There are several helpful caregiving tips for dementia and the varying stages that help offset the concerns and questions that many caregivers face.
It can be difficult to determine the most helpful way to care for someone as they experience the phases of dementia. Depending on what stage they’re in, they may seem fairly independent. However, their behaviors can change to needing care around the clock. How do you adjust your care as changes arise?
The Stages of Dementia
Whether your loved one is suffering from Alzheimer’s disease or another dementia-causing illness, familiarizing yourself with the seven clinically recognized stages of dementia can help you arrange the proper care at each stage of the disease.
The seven stages can be grouped into various levels of care based on whether the person is in early-, middle-, or late-stage dementia.
Caregiving Tips for Dementia
Before Care is Needed
STAGE 1: No Cognitive Impairment
The onset of dementia actually begins with no symptoms. Mental functioning is normal. There are no signs of memory loss, behavioral problems, or other changes.
STAGE 2: Very Mild Cognitive Decline
Impairment is so mild it might appear as occasional forgetfulness and go mostly unnoticed. Many assume it’s just age-related forgetfulness, and it wouldn’t be diagnosed as dementia.
Care likely isn’t needed at either of these two stages. The person’s mental state is sharp enough to function fully independently.
Early Stages : When Caregiving Begins
STAGE 3: Mild Cognitive Decline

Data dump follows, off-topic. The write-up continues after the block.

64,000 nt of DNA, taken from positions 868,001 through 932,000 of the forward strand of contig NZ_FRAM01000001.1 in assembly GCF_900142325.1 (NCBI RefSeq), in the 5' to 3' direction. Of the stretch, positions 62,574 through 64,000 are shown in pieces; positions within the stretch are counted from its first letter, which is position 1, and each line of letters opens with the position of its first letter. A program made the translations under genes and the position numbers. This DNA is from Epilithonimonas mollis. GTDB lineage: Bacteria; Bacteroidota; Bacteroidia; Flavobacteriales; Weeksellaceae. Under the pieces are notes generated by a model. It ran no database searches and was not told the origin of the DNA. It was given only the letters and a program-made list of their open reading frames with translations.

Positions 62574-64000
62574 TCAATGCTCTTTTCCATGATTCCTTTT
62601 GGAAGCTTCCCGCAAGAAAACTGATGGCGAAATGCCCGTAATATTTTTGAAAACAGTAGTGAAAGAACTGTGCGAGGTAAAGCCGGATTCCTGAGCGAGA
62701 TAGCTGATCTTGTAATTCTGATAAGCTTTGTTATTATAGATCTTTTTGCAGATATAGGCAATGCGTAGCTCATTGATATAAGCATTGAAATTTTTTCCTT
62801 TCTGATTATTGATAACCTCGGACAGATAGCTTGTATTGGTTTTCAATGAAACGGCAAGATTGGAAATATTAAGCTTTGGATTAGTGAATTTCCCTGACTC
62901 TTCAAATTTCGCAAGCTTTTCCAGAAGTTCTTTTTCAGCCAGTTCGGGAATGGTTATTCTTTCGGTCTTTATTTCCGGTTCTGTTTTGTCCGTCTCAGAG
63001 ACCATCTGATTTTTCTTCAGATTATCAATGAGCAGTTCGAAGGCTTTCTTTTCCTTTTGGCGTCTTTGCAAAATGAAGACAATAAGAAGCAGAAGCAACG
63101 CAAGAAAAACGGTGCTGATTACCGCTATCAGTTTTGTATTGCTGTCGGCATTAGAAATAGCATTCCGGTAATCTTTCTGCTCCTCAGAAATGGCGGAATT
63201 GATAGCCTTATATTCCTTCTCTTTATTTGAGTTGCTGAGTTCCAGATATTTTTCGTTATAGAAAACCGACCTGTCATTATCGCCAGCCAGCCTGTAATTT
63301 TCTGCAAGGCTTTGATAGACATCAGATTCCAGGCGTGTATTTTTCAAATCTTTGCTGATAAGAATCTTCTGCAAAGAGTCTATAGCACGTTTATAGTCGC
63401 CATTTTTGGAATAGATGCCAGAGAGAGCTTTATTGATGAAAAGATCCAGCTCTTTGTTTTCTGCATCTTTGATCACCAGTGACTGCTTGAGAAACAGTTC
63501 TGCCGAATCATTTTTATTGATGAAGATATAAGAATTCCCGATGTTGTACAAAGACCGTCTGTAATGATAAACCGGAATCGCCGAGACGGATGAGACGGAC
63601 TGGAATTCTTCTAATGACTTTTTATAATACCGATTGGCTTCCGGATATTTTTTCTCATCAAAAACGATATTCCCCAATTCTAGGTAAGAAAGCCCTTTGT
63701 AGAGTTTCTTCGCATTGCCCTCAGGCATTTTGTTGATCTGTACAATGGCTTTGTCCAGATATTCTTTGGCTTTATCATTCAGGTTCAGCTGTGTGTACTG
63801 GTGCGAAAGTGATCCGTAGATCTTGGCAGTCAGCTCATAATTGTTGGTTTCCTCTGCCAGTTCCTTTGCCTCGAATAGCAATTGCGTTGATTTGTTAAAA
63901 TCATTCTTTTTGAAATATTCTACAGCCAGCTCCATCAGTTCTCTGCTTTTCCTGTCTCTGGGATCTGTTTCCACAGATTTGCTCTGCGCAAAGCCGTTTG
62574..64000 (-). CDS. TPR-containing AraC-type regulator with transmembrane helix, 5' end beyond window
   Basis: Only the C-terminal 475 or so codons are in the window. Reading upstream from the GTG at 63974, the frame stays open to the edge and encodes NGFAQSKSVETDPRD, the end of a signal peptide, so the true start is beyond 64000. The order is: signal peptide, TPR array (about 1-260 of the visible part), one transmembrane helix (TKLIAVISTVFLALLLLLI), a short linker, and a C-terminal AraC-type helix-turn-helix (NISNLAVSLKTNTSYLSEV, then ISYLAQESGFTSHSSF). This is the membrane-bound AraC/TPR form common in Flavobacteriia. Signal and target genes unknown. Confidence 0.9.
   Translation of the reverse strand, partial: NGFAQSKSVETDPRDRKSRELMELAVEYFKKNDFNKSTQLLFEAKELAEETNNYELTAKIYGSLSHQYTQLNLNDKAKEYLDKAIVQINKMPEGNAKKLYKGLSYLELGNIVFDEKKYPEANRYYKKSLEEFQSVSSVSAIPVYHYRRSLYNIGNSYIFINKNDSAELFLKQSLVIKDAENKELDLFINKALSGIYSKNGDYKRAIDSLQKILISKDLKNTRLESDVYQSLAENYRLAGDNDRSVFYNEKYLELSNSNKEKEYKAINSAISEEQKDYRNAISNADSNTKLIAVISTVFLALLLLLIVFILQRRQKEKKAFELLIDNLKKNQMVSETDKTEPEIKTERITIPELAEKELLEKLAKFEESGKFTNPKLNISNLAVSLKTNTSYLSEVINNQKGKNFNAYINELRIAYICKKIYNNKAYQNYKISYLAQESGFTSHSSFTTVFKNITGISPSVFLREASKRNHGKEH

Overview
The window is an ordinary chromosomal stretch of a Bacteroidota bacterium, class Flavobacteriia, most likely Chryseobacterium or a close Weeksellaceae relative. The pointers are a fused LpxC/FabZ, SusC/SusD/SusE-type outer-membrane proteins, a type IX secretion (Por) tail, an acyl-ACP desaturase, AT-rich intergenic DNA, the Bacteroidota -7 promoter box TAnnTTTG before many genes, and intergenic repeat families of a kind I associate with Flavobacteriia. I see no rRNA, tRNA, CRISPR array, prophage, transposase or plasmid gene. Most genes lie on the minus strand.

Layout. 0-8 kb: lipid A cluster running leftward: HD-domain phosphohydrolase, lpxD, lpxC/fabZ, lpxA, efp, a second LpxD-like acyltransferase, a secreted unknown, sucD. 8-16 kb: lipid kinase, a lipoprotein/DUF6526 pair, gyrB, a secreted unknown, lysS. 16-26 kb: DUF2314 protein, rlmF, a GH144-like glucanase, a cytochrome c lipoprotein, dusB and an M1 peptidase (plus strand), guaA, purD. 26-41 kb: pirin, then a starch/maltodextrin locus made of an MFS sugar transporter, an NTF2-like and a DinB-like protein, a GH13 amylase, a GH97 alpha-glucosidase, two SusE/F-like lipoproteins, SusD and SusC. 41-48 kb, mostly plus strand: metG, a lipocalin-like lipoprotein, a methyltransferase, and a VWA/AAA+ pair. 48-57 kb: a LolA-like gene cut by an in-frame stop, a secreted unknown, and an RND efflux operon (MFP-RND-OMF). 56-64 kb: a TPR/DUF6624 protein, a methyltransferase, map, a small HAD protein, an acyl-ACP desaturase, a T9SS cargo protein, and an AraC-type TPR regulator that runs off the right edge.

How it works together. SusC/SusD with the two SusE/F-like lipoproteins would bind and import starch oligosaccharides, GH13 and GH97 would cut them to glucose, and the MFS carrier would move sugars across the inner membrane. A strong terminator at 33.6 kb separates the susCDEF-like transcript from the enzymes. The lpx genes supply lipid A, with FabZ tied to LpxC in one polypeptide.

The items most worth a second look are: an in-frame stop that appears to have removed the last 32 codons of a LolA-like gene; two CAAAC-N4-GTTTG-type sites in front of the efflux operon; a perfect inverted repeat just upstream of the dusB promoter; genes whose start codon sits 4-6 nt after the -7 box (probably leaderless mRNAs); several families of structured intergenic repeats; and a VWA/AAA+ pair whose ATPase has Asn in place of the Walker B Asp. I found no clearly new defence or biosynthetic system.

As memory and cognitive problems become more regular and noticeable, it’s important that a person sees a doctor to begin to understand if dementia is the cause. Signs of mild cognitive impairment include:
- Impaired work performance
- Memory loss and forgetfulness
- Verbal repetition
- Impaired organization and concentration
- Trouble with complex tasks and problem solving
- Difficulties with driving
This level of decline can be a sign of future dementia complications. Getting the proper medical attention and relieving the person’s stress should be at the center of caregiving efforts.
If a diagnosis can be made early, your role as a caregiver may involve working with the person to make decisions for their legal, financial, and long-term care plan. Research and seek resources to educate and empower yourselves.
STAGE 4: Moderate Cognitive Decline
Mental impairment is clearly observed and points more clearly to dementia or Alzheimer’s disease. In addition to the symptoms listed above, caregivers should look for the following symptoms:
- Social withdrawal
- Emotional moodiness
- Lack of responsiveness
- Reduced intellectual acuity
- Trouble with routine tasks
- Denial of symptoms
At this stage it can feel difficult to determine how much assistance the person needs. As a caregiver, it becomes increasingly important to observe the person’s behavior. Do what you can to counteract the negative effects of dementia. Remove stress from routine tasks and allow the person to express emotions they’re feeling, without taking them personally or trying to fix everything.